Convenience to the downtown business district is one of the things already generating interest in a new housing project under way at the corner of Washington and Grand streets in Hillsboro.
Solomon Langley, a business executive who lives in the San Francisco area of California, is financing an $800,000 project that calls for up to 10 units—two four-plex units and one duplex—to be built on the lot formerly occupied by the Hillsboro Mennonite Brethren Church building before it burned in 2004.
The first four-plex is now under construction and is scheduled for completion in September or October. The second four-plex and the duplex will follow after the completion of this first phase.
Spearheading the project locally is Martin Rhodes, who is under contract with Langley to be the project manager. Rhodes said he has no other financial stake in the project.
Rhodes, whose day job is building inspector for the city of Hillsboro, said he has conversed frequently with Langley by telephone, but has never met the man face to face.
He said Langley has been involved in other housing projects around the country and was informed of this available property through a family connection living in Hillsboro.
When asked by Langley for a suggestion for local project manager, the real-estate agent who handled the sale of the property recommended Rhodes.
“He called Solomon, and Solomon called me—it’s evolved from that,” Rhodes said. “I’ve never met the man, but he’s true blue. He does exactly what he says he will do.”
Among the things he said he would do, Rhodes added, is to use local labor and material providers.
Ron Dirksen of Dirksen Construction, Goessel, is the general contractor, and most materials for the project have been purchased locally or in the immediate area, Rhodes said.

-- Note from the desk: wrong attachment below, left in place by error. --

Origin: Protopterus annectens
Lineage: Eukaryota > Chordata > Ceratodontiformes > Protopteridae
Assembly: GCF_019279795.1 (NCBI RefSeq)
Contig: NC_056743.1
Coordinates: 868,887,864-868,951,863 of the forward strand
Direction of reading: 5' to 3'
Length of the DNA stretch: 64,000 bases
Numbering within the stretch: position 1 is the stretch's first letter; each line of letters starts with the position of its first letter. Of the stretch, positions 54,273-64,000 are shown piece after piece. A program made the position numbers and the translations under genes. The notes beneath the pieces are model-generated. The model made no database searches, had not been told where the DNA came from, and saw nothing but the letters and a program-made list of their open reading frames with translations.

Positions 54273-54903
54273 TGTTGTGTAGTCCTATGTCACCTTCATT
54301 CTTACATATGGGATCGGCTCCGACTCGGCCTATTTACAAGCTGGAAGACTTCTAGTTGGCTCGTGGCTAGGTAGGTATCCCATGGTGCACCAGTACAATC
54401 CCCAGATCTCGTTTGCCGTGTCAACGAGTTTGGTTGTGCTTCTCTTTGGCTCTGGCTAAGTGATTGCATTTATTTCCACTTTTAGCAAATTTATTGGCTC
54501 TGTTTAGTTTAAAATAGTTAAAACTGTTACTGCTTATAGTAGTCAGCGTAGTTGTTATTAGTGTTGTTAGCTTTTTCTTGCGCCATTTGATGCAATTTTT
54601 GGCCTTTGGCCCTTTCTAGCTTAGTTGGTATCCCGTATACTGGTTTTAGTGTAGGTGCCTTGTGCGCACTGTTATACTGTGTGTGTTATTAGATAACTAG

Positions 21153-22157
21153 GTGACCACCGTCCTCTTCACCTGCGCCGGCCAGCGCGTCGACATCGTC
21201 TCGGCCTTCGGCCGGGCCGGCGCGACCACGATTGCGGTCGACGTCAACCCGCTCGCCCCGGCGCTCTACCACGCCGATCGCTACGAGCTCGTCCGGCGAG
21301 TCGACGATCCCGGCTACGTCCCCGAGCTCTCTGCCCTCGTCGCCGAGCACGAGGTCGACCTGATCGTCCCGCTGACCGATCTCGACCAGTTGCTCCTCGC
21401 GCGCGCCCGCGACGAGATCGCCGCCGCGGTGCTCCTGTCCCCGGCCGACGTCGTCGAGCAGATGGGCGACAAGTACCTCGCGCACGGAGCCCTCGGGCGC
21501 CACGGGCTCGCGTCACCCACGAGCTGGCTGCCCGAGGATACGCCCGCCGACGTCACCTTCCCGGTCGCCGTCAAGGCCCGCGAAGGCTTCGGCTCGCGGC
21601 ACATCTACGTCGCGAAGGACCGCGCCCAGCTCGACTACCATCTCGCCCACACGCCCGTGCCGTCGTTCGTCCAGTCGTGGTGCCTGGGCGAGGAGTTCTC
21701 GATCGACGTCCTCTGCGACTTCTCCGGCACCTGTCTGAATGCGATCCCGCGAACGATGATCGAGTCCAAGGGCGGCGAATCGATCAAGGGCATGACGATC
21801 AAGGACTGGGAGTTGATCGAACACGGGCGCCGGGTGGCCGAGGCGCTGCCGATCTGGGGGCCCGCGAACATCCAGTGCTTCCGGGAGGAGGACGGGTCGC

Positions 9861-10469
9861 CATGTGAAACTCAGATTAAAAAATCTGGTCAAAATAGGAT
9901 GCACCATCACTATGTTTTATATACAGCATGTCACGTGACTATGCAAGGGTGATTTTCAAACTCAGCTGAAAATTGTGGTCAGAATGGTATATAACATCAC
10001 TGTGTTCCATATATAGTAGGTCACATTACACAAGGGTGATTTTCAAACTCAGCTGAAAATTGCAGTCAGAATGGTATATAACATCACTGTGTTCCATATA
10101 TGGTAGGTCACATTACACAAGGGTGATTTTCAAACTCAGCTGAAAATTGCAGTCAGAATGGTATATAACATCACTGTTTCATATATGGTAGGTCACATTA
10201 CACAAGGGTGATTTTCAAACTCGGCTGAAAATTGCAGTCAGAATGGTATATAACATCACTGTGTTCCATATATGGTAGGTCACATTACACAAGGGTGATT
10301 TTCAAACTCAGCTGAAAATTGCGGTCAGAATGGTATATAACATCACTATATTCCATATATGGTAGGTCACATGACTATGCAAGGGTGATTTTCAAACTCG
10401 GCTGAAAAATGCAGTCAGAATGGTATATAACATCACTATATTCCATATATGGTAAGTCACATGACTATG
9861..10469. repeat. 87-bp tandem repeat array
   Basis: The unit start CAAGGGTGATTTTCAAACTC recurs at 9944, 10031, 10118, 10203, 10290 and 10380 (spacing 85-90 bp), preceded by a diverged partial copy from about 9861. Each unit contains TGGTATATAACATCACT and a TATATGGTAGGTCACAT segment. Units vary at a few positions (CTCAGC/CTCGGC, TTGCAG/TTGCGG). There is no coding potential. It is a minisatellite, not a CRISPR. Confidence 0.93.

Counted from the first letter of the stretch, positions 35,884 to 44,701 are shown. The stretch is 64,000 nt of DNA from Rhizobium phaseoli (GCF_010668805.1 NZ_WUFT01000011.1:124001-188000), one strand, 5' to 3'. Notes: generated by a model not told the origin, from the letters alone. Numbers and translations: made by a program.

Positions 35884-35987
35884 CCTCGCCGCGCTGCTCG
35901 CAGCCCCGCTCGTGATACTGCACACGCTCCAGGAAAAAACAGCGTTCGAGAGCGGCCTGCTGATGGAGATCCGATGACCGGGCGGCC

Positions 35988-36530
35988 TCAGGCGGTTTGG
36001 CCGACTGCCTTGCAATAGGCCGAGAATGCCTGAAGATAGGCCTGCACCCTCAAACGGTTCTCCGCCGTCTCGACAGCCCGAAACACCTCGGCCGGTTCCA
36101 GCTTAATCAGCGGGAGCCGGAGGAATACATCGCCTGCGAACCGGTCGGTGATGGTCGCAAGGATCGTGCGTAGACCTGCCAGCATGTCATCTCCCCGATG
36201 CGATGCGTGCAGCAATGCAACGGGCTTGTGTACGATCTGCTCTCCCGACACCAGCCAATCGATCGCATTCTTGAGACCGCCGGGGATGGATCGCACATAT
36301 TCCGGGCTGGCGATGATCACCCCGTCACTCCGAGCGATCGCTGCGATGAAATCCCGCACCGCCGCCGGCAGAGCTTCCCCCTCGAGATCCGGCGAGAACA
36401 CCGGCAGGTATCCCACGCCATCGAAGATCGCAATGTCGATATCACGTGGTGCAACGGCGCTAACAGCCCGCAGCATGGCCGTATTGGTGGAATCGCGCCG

Each living unit will have just under 1,200 square feet of space with an attached oversized single-car garage accessible from the alley, Rhodes said.
“They are two-bedroom units, designed for the elderly—but that doesn’t mean you have to be elderly to buy one,” Rhodes said. “They’re all ADA built and each one has a concrete storm shelter built into it.”
Each unit will have two bedrooms, with the master suite being slightly larger. It will also include a galley kitchen with a utility area for a dryer and washer, water heater and heating and air-conditioning.
Each unit will be landscaped prior to sale with a sprinkler system.
Rhodes said the owners will form a condo association and operate accordingly.
“By going to a condo association, we did not have to abide by the setback rules of how many units we could get on that site,” Rhodes said, “As a typical condo unit, the purchaser will be assessed a monthly fee for all of the yard maintenance, water, sewer and trash.
“The only thing the owner will have to pay for, as far as utilities, is gas and electricity. Each unit will have a separate meter.”
The units will sell for between $110,000 and $115,000 each, according to Rhodes, and will be marketed through the Real Estate Center in Hillsboro.
Rhodes said extra precautions have been taken in construction to ensure that building on a former church site will not create a problem down the road.
“Because it’s built on the site of a church that had a basement in it, I was very concerned about maybe settling,” Rhodes said. “So, on every 15-foot center throughout this whole complex, we went down to undisturbed earth—which is close to 8 feet—and poured 18-inch peers. So it’s setting on stilts down to solid earth.”
Rhodes said the city will remake the curb and gutters along Washington and Grand, which once served as parking area for church attenders.
“They’ll straighten the curb on Washington so it aligns with the rest of the curb along the street,” Rhodes said.
If the development goes according to plan, this may not be the only project Langley initiates in Hillsboro.
“Solomon has also asked me to keep my ear to the ground for any additional property that we could do once we’re done with these,” Rhodes said.
“I think he has done a lot of research on Hillsboro and all of Marion County so that he could say, ‘Yes, I want to make that kind of investment and risk to see this thing go.’”